The Malta Independent 3 June 2020, Wednesday

ECHR orders government to pay €500,000 to family over Valletta properties

Albert Galea Friday, 14 February 2020, 08:20 Last update: about 5 months ago

The European Court of Human Rights (ECHR) has ordered the Maltese government to pay €500,000 to the owners of a property in Valletta which had been transferred from Scicluna's Bank to Bank of Valletta, a wholly state-held bank at that time.

The owners of the property sought redress from the ECHR, arguing that a judgement handed down by Malta's Constitutional Court in the case had failed to give them appropriate redress, leaving them victims of a number of articles within the Convention for the Protection of Human Rights and Fundamental Freedoms.

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The case centres on two sets of Valletta properties; 1 to 5 in St George's Square and nos. 132 to 135 in Strait Street. On 30 July 1958 the applicants' ancestor (the late Marquis John Scicluna) leased the premises no. 1 to 5 in St George's Square, Valletta, to Scicluna's Bank for ten years starting on 1 January 1959. In March 1968, the premises no. 132 to 135 in Strait Street, adjacent to the other premises, were incorporated into the lease contract for use by Scicluna's Bank. Thereinafter the lease was renewed every year.

On an unspecified date, Scicluna's Bank was merged with the National Bank of Malta Ltd, and the contract of lease was renewed. The conditions imposed in the lease contracts of 1958 and 1968 et sequi stipulated that the property would be used as the seat of Scicluna's Bank and that it could not be sublet or used for other purposes.  The Bank of Valletta was then established and the property was transferred in the name of the Bank by operation of law. The Bank was wholly owned by the Government, the judgement reads.

The applicants objected to the transfer, considering it a breach of contract. Following numerous requests for the return of the property and futile attempts to agree over a new lease contract with appropriate conditions, in 1989 the applicants instituted ordinary proceedings before the civil courts, in their ordinary jurisdiction, to regain possession of the property.  21 years later the case was determined by a final judgment of the Court of Appeal of 25 June 2010, whereby the court found that the lease in favour of the Bank was protected under Chapter 69 of the Laws of Malta (until 2028) and therefore that the ordinary courts were not the competent forum to address the applicants' complaints.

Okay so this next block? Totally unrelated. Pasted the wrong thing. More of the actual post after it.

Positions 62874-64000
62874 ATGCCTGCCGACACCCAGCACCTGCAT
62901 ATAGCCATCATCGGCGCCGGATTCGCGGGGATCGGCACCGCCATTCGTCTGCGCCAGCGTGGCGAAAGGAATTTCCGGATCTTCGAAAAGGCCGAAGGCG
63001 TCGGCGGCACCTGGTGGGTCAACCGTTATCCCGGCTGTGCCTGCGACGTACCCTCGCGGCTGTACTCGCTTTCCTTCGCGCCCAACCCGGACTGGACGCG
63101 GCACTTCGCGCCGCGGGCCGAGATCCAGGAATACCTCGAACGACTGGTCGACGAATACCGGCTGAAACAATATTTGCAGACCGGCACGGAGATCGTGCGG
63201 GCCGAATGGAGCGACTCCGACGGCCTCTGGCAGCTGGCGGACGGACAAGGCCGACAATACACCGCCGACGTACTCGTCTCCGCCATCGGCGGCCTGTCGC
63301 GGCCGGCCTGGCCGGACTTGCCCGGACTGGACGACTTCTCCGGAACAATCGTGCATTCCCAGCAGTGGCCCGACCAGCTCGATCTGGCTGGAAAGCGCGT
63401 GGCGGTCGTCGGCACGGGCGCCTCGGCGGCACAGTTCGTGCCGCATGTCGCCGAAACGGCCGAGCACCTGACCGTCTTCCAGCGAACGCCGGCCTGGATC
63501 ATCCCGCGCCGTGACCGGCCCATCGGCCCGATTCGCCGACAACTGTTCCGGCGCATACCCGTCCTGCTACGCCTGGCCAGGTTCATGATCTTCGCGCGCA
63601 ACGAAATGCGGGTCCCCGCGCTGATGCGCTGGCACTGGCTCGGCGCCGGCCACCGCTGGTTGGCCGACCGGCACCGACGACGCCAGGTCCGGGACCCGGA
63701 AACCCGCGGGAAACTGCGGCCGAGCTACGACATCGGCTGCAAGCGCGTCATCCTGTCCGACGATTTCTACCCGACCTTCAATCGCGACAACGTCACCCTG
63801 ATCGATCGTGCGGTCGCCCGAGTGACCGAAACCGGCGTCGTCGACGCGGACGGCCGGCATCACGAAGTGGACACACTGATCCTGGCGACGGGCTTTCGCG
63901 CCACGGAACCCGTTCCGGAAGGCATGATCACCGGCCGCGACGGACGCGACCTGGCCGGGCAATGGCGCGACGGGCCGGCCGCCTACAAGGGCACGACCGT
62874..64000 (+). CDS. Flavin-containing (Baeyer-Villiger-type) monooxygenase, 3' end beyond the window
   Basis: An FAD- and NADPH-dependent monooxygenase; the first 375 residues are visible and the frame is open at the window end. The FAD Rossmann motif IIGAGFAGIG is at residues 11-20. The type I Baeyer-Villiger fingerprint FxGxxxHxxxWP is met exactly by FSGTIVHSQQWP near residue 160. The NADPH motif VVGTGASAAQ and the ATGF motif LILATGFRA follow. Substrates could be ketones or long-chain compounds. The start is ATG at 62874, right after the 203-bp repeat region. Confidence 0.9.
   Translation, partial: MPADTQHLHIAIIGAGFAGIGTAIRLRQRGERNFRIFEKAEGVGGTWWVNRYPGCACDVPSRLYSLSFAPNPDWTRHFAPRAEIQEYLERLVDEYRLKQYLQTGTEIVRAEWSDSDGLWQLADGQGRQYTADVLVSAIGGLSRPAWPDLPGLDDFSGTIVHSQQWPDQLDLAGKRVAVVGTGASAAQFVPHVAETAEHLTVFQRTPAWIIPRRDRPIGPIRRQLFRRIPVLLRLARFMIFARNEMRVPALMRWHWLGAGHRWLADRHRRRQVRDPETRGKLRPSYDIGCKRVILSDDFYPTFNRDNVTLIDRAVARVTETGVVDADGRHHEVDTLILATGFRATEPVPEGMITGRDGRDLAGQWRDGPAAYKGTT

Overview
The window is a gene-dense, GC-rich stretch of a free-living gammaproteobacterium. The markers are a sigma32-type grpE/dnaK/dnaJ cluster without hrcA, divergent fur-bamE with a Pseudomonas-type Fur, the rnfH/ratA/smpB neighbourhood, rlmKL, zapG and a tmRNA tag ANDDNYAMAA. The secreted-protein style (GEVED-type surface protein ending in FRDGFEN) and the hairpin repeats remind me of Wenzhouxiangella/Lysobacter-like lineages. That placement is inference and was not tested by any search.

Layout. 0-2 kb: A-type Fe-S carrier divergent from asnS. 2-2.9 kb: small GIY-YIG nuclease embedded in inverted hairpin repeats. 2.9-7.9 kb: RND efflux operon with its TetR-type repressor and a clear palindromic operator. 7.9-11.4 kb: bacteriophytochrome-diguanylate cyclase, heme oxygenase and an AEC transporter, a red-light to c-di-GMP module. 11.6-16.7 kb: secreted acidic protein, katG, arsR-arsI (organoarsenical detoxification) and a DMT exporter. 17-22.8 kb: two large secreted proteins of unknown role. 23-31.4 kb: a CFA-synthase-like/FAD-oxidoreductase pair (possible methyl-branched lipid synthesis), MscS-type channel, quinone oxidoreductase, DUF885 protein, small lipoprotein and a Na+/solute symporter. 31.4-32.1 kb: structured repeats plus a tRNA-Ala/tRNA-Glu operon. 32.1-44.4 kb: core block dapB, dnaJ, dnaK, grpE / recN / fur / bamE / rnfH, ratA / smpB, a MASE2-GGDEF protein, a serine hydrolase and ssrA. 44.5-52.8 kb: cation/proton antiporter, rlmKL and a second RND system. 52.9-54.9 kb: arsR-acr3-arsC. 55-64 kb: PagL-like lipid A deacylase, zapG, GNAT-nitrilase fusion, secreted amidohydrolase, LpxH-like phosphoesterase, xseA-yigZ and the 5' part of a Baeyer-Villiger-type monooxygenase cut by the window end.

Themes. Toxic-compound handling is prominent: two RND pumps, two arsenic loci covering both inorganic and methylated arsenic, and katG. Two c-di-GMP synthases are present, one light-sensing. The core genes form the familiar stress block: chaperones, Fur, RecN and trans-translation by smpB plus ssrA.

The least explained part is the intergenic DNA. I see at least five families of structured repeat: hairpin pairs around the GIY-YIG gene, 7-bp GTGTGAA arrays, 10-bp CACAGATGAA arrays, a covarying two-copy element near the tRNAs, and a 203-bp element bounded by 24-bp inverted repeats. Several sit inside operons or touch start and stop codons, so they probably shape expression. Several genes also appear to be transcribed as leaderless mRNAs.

In 2010 the applicants instituted redress proceedings in the Constitutional Court finding a breach of Article 1 of the Human Rights Convention - which relates to deprivation of possessions and the right to enjoy such possessions peacefully - and of Article 6 of the same Convention - which relates to the having a reasonable time for proceedings.

The Constitutional Court found a violation of both points, and awarded the applicants €1 million in compensation, but this was later reduced to €25,000 after the government appealed the judgement.  The Constitutional Court also failed to evict the tenant from the property in question.

Faced with the case, the ECHR found that in the absence of an award covering future rent until 2028, the only remedy capable of giving adequate and speedy redress to the applicants in the present case was for the Constitutional Court to order eviction of the tenants, a course of action it had failed to undertake, as was its normal practice.

"Instead it had ordered that the tenants could no longer rely on the relevant law provisions to retain title to the property. While the Court will refrain from adjudicating on the matter in general, the effectiveness of such a measure appears unsatisfactory in the present case", the Court said.

The inaction of both parties in terms of the eviction of the tenants has led to the status quo remaining in existence for a further three years since the Constitutional Court judgement was handed down, the Court pointed out.

"Be that as it may, there was little justification for delaying redress in the present case, given that : (i) unlike in similar cases where the interferences had been justified by the legitimate aim of providing social housing, in the present case the interference applied in favour of a commercial entity, namely a bank; (ii) as the law stood, the bank would in any event lose the protection of the law and therefore would have to vacate the property when the lease came to an end in 2028", the Court concluded.

The Court also lamented that the financial compensation offered to the applicants was not adequate, noting that this is a common failure of the Maltese courts.

"Furthermore, the financial redress offered to the present applicants was not adequate. The Court is concerned that the Maltese courts often fail: (i) as to pecuniary damage, to bear in mind that awards must be intended to put the applicant, as far as possible, in the position he would have enjoyed had the breach not occurred; (ii) to accompany such awards by an adequate award in respect of non-pecuniary damage and/or an order for the payment of the relevant costs", the Court wrote.

The Court also unanimously found a violation in account of the excessive length of proceedings, and that the applicants were made to bear a disproportionate burden.

As a result, the Court ordered a compensation of €500,000 in respect of pecuniary damage, while it dismissed a claim for non-pecuniary damage.

The ECHR Chamber was made up of Paul Lemmens as President, and Georgios A. Serghides, Alena Poláčková, María Elósegui, Gilberto Felici, Erik Wennerström, and Lorraine Schembri Orland as Judges. 


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